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Poverty and InequalitySexual and Reproductive HealthFamily, Maternal & Child HealthMethodology

Effects of an HIV peer prevention intervention on sexual and injecting risk behaviors among injecting drug users and their risk partners in Thai Nguyen, Vietnam: a randomized controlled trial

TitleEffects of an HIV peer prevention intervention on sexual and injecting risk behaviors among injecting drug users and their risk partners in Thai Nguyen, Vietnam: a randomized controlled trial
Publication TypeJournal Article
Year of Publication2013
AuthorsGo, VF, Frangakis, C, Le Minh, N, Latkin, CA, Ha, TV, Mo, TT, Sripaipan, T, Davis, W, Zelaya, C, Vu, PT, Chen, Y, Celentano, DD, Quan, VM
JournalSocial Science & Medicine (1982)
Volume96
Pagination154-64
Date PublishedNov
ISBN Number1873-5347 (Electronic)0277-9536 (Linking)
Accession Number24034963
KeywordsSexual and Reproductive Health
Abstract

Globally, 30% of new HIV infections outside sub-Saharan Africa involve injecting drug users (IDU) and in many countries, including Vietnam, HIV epidemics are concentrated among IDU. We conducted a randomized controlled trial in Thai Nguyen, Vietnam, to evaluate whether a peer oriented behavioral intervention could reduce injecting and sexual HIV risk behaviors among IDU and their network members. 419 HIV-negative index IDU aged 18 years or older and 516 injecting and sexual network members were enrolled. Each index participant was randomly assigned to receive a series of six small group peer educator-training sessions and three booster sessions in addition to HIV testing and counseling (HTC) (intervention; n = 210) or HTC only (control; n = 209). Follow-up, including HTC, was conducted at 3, 6, 9 and 12 months post-intervention. The proportion of unprotected sex dropped significantly from 49% to 27% (SE (difference) = 3%, p < 0.01) between baseline and the 3-month visit among all index-network member pairs. However, at 12 months, post-intervention, intervention participants had a 14% greater decline in unprotected sex relative to control participants (Wald test = 10.8, df = 4, p = 0.03). This intervention effect is explained by trial participants assigned to the control arm who missed at least one standardized HTC session during follow-up and subsequently reported increased unprotected sex. The proportion of observed needle/syringe sharing dropped significantly between baseline and the 3-month visit (14% vs. 3%, SE (difference) = 2%, p < 0.01) and persisted until 12 months, but there was no difference across trial arms (Wald test = 3.74, df = 3, p = 0.44).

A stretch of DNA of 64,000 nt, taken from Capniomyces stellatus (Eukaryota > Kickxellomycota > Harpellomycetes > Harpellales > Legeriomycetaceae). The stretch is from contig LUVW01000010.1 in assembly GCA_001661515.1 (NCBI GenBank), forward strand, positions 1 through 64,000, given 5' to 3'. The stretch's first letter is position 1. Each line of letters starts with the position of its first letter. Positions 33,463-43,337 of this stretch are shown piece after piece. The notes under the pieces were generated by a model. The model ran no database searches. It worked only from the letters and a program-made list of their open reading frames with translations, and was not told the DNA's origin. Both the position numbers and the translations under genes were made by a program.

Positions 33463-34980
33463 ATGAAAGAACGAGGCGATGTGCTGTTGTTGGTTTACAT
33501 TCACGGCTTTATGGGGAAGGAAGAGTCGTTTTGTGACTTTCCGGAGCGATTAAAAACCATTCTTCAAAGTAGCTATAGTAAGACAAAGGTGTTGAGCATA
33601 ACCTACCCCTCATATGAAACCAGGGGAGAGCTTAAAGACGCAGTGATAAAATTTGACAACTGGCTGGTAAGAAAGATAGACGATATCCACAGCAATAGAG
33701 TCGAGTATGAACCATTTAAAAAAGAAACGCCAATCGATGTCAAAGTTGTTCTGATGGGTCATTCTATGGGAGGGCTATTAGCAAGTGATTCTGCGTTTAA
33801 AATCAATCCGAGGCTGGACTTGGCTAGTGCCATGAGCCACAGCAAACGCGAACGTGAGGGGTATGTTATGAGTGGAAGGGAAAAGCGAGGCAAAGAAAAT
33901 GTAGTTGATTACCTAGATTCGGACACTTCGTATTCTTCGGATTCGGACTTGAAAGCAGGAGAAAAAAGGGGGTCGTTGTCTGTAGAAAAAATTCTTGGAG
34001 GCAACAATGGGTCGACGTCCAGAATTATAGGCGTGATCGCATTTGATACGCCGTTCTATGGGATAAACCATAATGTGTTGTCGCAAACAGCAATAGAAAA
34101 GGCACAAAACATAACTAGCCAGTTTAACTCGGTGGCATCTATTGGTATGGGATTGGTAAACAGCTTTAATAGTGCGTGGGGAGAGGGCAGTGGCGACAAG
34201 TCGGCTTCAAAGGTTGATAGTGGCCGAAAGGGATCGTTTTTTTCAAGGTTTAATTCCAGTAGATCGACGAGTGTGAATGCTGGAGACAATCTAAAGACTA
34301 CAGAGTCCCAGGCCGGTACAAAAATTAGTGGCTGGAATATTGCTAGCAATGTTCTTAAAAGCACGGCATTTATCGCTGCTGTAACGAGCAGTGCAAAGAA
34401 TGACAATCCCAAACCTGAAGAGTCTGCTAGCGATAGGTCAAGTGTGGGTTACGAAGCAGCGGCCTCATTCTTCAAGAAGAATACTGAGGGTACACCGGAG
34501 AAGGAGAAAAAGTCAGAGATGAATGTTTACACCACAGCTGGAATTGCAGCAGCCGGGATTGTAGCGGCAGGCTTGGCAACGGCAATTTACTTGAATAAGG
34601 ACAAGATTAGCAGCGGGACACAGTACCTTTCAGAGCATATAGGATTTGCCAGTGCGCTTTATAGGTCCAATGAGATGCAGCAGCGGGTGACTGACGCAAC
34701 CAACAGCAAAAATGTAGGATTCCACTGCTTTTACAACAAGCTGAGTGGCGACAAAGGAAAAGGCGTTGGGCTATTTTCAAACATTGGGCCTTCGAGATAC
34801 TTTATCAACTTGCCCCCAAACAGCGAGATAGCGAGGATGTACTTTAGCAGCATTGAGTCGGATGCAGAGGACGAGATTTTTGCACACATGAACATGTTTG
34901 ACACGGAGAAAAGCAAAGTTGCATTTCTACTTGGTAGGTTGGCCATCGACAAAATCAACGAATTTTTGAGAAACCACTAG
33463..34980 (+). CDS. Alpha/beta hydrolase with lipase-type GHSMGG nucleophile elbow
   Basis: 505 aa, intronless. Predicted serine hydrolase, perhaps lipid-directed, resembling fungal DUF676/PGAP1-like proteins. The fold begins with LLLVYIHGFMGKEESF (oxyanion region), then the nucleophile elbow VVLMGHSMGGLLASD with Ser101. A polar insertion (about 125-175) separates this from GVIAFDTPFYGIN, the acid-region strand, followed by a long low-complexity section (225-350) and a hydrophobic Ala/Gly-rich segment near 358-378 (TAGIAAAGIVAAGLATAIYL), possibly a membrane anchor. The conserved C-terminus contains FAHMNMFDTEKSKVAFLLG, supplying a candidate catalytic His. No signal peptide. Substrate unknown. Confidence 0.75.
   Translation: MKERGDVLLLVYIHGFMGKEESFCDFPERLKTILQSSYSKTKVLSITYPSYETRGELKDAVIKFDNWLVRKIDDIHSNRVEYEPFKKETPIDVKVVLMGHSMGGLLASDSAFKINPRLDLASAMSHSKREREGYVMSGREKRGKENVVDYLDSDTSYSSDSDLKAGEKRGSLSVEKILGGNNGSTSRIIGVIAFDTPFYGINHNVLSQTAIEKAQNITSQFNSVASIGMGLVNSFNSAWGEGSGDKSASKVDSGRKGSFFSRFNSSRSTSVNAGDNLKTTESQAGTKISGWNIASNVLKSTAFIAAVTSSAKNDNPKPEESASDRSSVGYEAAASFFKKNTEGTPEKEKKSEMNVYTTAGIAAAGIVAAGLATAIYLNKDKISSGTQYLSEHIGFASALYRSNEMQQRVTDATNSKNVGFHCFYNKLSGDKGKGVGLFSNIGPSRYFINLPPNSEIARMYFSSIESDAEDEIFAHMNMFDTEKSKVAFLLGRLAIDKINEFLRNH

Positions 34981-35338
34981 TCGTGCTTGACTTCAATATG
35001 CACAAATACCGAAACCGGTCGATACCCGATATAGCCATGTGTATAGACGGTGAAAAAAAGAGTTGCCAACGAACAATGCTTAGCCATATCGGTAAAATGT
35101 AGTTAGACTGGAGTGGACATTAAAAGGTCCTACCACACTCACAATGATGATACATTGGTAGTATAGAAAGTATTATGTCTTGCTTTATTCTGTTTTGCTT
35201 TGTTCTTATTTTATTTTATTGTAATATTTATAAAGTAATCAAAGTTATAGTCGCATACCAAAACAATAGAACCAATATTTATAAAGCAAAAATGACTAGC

PMCID

3938286